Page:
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Memory Care near Regina, SK
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According to health care studies, the fastest growing age group in Canada is the 65 and over group, which means that seniors are living longer today than in previous generations. That also means that as seniors continue to age, they'll need assistance with their daily activities, especially if they begin to experience memory loss, and it's not always something their family can provide. When that's the case, seniors have a few options, depending on the level of care they need. For the most part, unless there is a serious health issue, assisted living is all the care most seniors need. Many assisted living communities offer dedicated memory care services to seniors, so if your loved one suffers from a mild case of memory impairment, then assisted living might be the right choice. However, if your loved one suffers from an advanced case of memory impairment, then a nursing home might be the best choice. Either way, it's important for families to consider their options, and do what's best for their aging loved one.
Regina is on the prairies, which lends itself to the moderate weather found in the prairies of Canada. It's a quaint town, but the people are friendly and open. Although there isn't as much to do in Regina as other cities, seniors will have no trouble getting around. As with any city, it has its downside. It's experiencing rapid growth and all that entails, but it still has a charm about it that only small towns seem to have. With plenty of activities around town for retirees to enjoy, it's not a bad place to settle down.
Despite your desire to care for a loved one, you have a life and responsibilities, as well. As your loved one ages, it will become harder for you to manage and cope with their memory loss, mood swings, and deteriorating health. As their guardian, you have to think of what's best for them, and if you can't commit to the level of care they need, then you must consider memory care. Some signs that it might be time for memory care include:
- they can no longer handle their daily activities without assistance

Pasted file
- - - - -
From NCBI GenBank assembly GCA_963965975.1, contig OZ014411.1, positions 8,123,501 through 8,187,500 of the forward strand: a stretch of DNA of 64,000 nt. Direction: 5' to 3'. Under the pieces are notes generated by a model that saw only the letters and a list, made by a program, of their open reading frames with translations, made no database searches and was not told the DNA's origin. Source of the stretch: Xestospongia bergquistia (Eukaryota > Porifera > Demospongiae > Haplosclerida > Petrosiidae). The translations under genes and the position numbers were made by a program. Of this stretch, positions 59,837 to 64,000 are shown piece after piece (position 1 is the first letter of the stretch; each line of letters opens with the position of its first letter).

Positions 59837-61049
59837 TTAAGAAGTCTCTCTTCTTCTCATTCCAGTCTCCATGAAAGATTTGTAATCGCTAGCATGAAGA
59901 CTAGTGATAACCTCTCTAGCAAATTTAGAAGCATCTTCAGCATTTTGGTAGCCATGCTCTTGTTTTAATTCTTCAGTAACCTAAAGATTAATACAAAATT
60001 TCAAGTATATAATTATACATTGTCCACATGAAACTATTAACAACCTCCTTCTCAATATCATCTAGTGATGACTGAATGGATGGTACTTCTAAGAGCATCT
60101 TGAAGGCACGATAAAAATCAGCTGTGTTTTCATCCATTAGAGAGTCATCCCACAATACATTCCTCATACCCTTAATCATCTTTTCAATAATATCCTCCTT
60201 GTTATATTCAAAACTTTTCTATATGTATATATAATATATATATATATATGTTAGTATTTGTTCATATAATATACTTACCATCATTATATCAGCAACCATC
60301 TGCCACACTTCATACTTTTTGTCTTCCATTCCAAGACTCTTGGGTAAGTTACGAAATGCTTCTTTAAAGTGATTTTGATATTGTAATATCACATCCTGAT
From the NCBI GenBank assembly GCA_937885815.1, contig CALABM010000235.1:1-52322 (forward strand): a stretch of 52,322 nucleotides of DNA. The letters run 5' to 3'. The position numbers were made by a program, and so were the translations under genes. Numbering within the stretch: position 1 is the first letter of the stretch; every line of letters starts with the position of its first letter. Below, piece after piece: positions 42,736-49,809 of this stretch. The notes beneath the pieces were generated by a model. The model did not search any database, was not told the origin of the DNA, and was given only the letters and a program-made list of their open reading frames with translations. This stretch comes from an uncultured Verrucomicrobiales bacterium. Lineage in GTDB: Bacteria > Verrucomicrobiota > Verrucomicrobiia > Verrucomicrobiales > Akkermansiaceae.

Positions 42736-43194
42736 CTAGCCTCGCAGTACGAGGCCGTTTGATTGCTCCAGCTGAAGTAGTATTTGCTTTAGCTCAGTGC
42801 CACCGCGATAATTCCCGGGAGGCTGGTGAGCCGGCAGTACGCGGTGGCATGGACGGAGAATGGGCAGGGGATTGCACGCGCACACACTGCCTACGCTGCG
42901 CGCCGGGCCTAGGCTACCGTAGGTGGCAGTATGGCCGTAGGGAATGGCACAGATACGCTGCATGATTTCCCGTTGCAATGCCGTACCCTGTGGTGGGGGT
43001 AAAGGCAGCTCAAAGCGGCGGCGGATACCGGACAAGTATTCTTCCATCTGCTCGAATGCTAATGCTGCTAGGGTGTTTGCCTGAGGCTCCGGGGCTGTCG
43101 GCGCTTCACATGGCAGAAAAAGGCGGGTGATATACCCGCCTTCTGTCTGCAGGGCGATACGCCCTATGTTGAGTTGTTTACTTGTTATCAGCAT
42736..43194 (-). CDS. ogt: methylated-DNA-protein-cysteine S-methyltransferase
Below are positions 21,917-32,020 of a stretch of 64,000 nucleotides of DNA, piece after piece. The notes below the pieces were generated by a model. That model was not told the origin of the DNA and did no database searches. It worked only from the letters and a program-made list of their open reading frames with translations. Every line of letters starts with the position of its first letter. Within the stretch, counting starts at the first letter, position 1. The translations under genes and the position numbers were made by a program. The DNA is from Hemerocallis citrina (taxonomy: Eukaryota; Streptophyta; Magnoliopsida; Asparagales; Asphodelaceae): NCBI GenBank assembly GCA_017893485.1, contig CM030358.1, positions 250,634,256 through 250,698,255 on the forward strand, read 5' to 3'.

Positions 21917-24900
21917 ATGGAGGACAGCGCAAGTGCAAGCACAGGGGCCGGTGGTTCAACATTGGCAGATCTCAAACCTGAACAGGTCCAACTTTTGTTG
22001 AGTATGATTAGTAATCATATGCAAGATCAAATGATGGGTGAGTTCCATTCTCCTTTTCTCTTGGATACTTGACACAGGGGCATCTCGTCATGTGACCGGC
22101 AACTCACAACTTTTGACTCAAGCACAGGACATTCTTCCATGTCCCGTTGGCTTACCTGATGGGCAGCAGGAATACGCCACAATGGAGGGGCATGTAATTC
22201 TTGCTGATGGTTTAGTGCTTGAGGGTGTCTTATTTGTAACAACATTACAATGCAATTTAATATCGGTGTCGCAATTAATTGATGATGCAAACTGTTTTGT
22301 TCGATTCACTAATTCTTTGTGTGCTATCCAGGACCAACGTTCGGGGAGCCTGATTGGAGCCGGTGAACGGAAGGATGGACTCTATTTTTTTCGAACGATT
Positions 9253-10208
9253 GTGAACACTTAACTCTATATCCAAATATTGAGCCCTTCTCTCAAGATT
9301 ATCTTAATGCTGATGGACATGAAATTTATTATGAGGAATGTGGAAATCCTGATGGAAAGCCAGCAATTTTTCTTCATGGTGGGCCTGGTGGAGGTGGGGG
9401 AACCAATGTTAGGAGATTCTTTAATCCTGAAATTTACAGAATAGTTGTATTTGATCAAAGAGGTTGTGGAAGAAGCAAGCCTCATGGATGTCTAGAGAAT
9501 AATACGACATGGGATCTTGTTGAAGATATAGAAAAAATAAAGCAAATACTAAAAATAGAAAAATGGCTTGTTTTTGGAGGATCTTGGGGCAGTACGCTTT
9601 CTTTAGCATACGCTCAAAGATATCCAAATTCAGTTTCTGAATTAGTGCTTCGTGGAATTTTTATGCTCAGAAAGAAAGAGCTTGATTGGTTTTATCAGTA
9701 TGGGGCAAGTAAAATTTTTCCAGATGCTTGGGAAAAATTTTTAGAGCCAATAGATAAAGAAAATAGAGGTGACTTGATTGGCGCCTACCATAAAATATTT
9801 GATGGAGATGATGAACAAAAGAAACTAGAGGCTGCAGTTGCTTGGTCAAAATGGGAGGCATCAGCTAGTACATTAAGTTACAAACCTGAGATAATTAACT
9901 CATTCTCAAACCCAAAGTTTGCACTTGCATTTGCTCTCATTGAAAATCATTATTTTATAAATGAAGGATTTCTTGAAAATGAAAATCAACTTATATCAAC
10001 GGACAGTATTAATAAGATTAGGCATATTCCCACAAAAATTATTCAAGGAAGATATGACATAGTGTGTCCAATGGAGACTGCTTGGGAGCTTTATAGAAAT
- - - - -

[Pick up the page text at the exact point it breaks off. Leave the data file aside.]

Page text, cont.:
- they are homebound
- living at home by themselves is no longer safe
- they cannot drive themselves anymore
- they forget to take their medication regularly
- they display mood swings, aggression, and disruptive behaviors
- they forget the process for things they've always done, such as cooking, getting dressed, or doing the laundry
First, make a list of your non-negotiables. This may include things such as a secured location, a varied menu that offers high quality food, a dedicated ward or wing to memory care patients, options for day trips to theaters and museums, and so on. Be sure to keep your loved one's interests in mind. It's easy to choose a community based on your own interests and likes rather than one that will suit your loved one. Next, narrow down the possibilities by researching communities in the Regina area. Once you have a few places on your list, contact them for visits. Ask questions about the facility and the staff, and pay attention to the residents. You will get a vibe that lets you know whether you should stay or not. Don't be afraid to ask the hard questions, either. It's important to know what the policies are, and whether you agree with them. One of the most important parts of the process is making sure your loved one approves of the community, as well.
Once you've found a community that you and your loved one like, it's important to ensure it's in good standing with the authorities, and does not have any violations on its record. Any violation is a red flag, but a community with a violation for neglect is a big red flag that you should likely consider another community. Also, one of the most important details of a memory care facility, whether assisted living or nursing home, is that there is adequate staff on hand. Memory care patients require more staff, so you want to ensure that the facility you choose has enough staff for both the memory care wing and the non-memory care residents. The community should be properly staffed, well maintained, and in good standing with the authorities to be considered. As your loved one's guardian, doing what's best for them should be your top priority.